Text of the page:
Ex vivo autoradiography of pancreas sections obtained from a rat at 60 min after tail vein injection of [64Cu](Lys40(DOTA)NH2)Exendin-4 showed a distinct signal pattern in multiple areas of the tissue, and this was presumed to be generated by radioactivity bound to the islet cells (6). The same section was immunostained to detect insulin (insulin is stained only where the β-cells are present), and a staining pattern similar to that observed with [64Cu](Lys40(DOTA)NH2)Exendin-4 was apparent. The two images were merged, and the autoradiographic and the immunostaining signals were reported to originate from the same location in the specimen, indicating that the distribution of radioactivity corresponded to the distribution of the islet cells. Autoradiography of pancreas sections obtained from a rat administered with unlabeled Exendin(9-39) 10 min before the injection of [64Cu](Lys40(DOTA)NH2)Exendin-4 showed a complete absence of signal, suggesting that the uptake of radioactivity was blocked in this specimen and that the radiolabeled peptide had binding specificity for the GLP-1R. It was also reported that autoradiography of pancreas sections from Zucker ZDF rats (these rodents are the animal model for human type 2 diabetes and show loss of β-cells with progression of the disease) injected with [64Cu](Lys40(DOTA)NH2)Exendin-4 showed very little uptake of radioactivity compared with pancreas sections obtained from control Zucker ZCL rat (6). These results indicated that the tracer was suitable for the determination of any changes in the BCM of the animals.
The biodistribution of [64Cu](Lys40(DOTA)NH2)Exendin-4 was studied in normal and streptozotocine (STZ)-treated Sprague-Dawley rats (n = 3 animals/group) (6). Immediately prior to initiation of the study, the blood glucose levels of animals from both groups were determined. The rodents were injected with 1.1 MBq (30 μCi) of the tracer through the tail vein and euthanized 60 min later to determine the amount of radioactivity accumulated in the organs of interest. Data were reported as standard uptake values (SUV) corresponding to the injected dose and weight of each animal. The blood glucose level of the normal animals was significantly lower (98.0 ± 12.2 mg/dL; P = 0.02) than that of the STZ-treated rats (442.3 ± 42.7 mg/dL), indicating that the latter group of rodents had a complete onset of diabetes. Both groups of rats showed high accumulation of radioactivity in the kidneys (48.3 ± 5.5 SUV and 27.6 ± 5.1 SUV for the control and STZ-treated animals, respectively), indicating that the tracer was excreted primarily through the urinary system. Uptake of radioactivity in the pancreas of the STZ-treated animals (0.1 ± 0.01 SUV) was significantly lower (P = 0.001) than that observed in the organ of the control rats (0.3 ± 0.02 SUV). All other organs obtained from the control animals showed uptake values between 0.03 ± 0.02 SUV (blood) and 0.7 ± 0.2 SUV (liver), and the STZ-treated group showed a similar trend with tracer accumulation values between 0.2 ± 0.04 SUV (blood) and 0.6 ± 0.05 SUV (liver).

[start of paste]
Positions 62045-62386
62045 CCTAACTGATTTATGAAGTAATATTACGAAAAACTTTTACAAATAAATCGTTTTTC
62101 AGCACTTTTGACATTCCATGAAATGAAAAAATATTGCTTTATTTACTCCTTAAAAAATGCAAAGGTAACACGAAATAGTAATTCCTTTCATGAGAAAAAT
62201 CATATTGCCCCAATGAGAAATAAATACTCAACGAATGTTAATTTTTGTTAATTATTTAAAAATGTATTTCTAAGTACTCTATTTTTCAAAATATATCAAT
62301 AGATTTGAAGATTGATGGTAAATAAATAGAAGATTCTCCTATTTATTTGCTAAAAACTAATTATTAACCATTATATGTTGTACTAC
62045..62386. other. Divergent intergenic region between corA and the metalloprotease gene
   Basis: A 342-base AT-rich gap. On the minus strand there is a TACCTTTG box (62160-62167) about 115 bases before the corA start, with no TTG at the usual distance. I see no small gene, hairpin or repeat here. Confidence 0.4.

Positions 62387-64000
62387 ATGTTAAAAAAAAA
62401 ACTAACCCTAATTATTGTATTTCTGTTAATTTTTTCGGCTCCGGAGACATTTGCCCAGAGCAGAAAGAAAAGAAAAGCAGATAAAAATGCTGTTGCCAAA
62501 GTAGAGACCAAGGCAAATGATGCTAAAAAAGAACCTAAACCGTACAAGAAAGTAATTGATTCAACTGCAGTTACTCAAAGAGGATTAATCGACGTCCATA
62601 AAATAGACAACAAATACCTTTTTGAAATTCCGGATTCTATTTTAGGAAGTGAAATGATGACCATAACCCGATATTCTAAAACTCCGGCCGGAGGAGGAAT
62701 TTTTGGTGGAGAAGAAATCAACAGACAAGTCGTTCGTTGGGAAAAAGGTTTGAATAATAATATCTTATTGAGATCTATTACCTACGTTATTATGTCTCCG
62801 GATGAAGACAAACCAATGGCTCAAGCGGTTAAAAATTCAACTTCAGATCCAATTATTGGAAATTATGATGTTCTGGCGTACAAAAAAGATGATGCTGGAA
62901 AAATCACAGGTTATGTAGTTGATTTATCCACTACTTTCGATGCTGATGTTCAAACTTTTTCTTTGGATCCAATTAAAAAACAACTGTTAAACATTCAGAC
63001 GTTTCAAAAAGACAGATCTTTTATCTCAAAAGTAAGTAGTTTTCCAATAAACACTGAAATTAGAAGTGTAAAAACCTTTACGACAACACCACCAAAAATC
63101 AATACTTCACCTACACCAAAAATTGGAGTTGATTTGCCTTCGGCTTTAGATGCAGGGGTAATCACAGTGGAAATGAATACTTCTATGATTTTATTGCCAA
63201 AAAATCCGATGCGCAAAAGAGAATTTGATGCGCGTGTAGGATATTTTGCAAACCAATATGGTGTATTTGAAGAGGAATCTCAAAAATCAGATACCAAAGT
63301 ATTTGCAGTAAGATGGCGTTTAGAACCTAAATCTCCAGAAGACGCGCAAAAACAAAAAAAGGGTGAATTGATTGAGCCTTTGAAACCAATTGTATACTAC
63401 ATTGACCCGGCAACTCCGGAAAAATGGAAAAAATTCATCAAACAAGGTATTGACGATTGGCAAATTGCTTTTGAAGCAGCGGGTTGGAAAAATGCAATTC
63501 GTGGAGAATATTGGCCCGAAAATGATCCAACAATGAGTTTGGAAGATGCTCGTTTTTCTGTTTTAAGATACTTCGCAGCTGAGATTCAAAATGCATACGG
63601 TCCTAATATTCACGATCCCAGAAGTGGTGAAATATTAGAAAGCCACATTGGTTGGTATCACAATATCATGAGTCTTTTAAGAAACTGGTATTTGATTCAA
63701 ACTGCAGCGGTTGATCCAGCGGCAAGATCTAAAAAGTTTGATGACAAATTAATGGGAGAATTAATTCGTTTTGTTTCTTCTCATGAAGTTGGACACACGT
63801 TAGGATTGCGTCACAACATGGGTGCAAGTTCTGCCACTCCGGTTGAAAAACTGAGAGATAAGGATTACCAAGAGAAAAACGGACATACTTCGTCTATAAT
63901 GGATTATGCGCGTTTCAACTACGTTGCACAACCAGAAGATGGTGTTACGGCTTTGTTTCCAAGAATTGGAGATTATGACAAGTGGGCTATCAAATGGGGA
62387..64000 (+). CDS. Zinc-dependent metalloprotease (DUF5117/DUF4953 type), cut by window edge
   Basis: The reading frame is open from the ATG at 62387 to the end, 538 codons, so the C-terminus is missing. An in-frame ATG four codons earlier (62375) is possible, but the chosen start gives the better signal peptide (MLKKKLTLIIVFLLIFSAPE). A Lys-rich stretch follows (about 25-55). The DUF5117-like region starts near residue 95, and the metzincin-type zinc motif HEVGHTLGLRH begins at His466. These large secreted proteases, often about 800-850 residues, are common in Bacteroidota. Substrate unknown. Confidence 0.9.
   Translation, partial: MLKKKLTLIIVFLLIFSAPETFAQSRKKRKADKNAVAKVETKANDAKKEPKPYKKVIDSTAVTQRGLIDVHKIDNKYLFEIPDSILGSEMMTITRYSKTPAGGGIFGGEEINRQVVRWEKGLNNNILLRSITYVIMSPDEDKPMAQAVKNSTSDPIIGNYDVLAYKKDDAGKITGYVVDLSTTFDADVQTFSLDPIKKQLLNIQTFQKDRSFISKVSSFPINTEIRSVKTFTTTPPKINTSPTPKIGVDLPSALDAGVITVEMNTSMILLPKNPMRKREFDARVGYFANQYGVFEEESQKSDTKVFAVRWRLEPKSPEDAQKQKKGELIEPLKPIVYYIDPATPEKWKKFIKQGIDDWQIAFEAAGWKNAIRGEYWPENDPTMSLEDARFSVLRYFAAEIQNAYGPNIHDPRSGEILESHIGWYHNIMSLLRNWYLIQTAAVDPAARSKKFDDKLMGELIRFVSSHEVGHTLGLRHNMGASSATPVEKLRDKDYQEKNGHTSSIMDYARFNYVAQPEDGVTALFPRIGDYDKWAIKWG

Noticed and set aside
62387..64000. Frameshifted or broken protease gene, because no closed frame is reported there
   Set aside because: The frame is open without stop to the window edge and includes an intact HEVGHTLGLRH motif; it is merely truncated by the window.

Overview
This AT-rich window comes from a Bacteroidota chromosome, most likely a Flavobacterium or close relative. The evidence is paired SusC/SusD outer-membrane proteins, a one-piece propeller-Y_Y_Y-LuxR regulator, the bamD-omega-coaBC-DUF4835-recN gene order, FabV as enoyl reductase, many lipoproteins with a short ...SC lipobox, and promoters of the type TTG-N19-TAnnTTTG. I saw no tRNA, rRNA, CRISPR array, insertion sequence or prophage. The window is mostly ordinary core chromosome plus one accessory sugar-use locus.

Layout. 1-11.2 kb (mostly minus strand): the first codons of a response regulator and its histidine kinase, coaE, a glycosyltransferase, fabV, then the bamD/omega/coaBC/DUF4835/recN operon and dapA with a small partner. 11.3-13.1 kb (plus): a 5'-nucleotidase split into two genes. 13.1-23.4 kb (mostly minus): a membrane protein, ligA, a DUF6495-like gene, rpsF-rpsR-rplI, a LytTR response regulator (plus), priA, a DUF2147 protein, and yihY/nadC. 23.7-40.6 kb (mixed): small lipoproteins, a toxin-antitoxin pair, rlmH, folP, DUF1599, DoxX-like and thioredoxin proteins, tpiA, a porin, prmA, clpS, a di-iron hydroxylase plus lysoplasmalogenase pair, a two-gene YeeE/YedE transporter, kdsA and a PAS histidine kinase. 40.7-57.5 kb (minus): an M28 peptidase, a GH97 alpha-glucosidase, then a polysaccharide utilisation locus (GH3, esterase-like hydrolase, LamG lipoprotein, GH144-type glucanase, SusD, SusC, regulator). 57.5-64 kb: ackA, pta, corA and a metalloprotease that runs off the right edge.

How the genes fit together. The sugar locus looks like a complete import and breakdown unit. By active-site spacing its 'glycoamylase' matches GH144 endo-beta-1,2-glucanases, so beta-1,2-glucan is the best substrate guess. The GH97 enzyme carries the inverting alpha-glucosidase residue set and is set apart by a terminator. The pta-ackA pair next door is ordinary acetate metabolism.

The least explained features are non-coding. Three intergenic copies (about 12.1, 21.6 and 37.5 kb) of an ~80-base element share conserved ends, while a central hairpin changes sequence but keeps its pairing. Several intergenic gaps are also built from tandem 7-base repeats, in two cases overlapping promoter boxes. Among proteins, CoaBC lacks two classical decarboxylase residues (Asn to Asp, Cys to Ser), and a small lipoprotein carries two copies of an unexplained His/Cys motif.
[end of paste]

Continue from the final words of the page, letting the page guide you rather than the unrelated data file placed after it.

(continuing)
To confirm the uptake of [64Cu](Lys40(DOTA)NH2)Exendin-4 in the pancreas of the rats, dynamic PET images were acquired from two anesthetized animals (6). The rodents were first injected with [11C]methionine to visualize the pancreatic region in the abdomen of the animals (this tracer is known to accumulate primarily in the pancreas (6)). PET scans were performed for 45 min, and images obtained with the 11C probe clearly showed the outline of the pancreas of the animals. Subsequently, the same animals were injected with [64Cu](Lys40(DOTA)NH2)Exendin-4, and PET scans were acquired for 60 min post injection. To confirm the accumulation of the Exendin tracer in the pancreas, images obtained from the two separate scans were merged using appropriate software as described by Connolly et al. (6). In the merged image, however, the radioactivity taken up by the kidneys from the 64Cu-labeled peptide interfered with the image of the pancreas due to the close proximity of the organs in the abdominal cavity of the rats. As a result, the investigators could not clearly visualize the uptake of label in the pancreas.
From these studies, the investigators concluded that [64Cu](Lys40(DOTA)NH2)Exendin-4 bound specifically to the GLP-1R under in vitro conditions. To confirm this observation in vivo and to quantify the BCM in the pancreas, however, similar studies will have to be performed in large animals (6).
Other Non-Primate Mammals
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Created: January 25, 2012; Last Update: February 23, 2012.
National Center for Biotechnology Information (US), Bethesda (MD)
Chopra A. 64Cu-Labeled Lys40(1,4,7,10-tetraazacyclododecane-1,4,7,10-tetraacetic acid)NH2–conjugated exendin-4. 2012 Jan 25 [Updated 2012 Feb 23]. In: Molecular Imaging and Contrast Agent Database (MICAD) [Internet]. Bethesda (MD): National Center for Biotechnology Information (US); 2004-2013.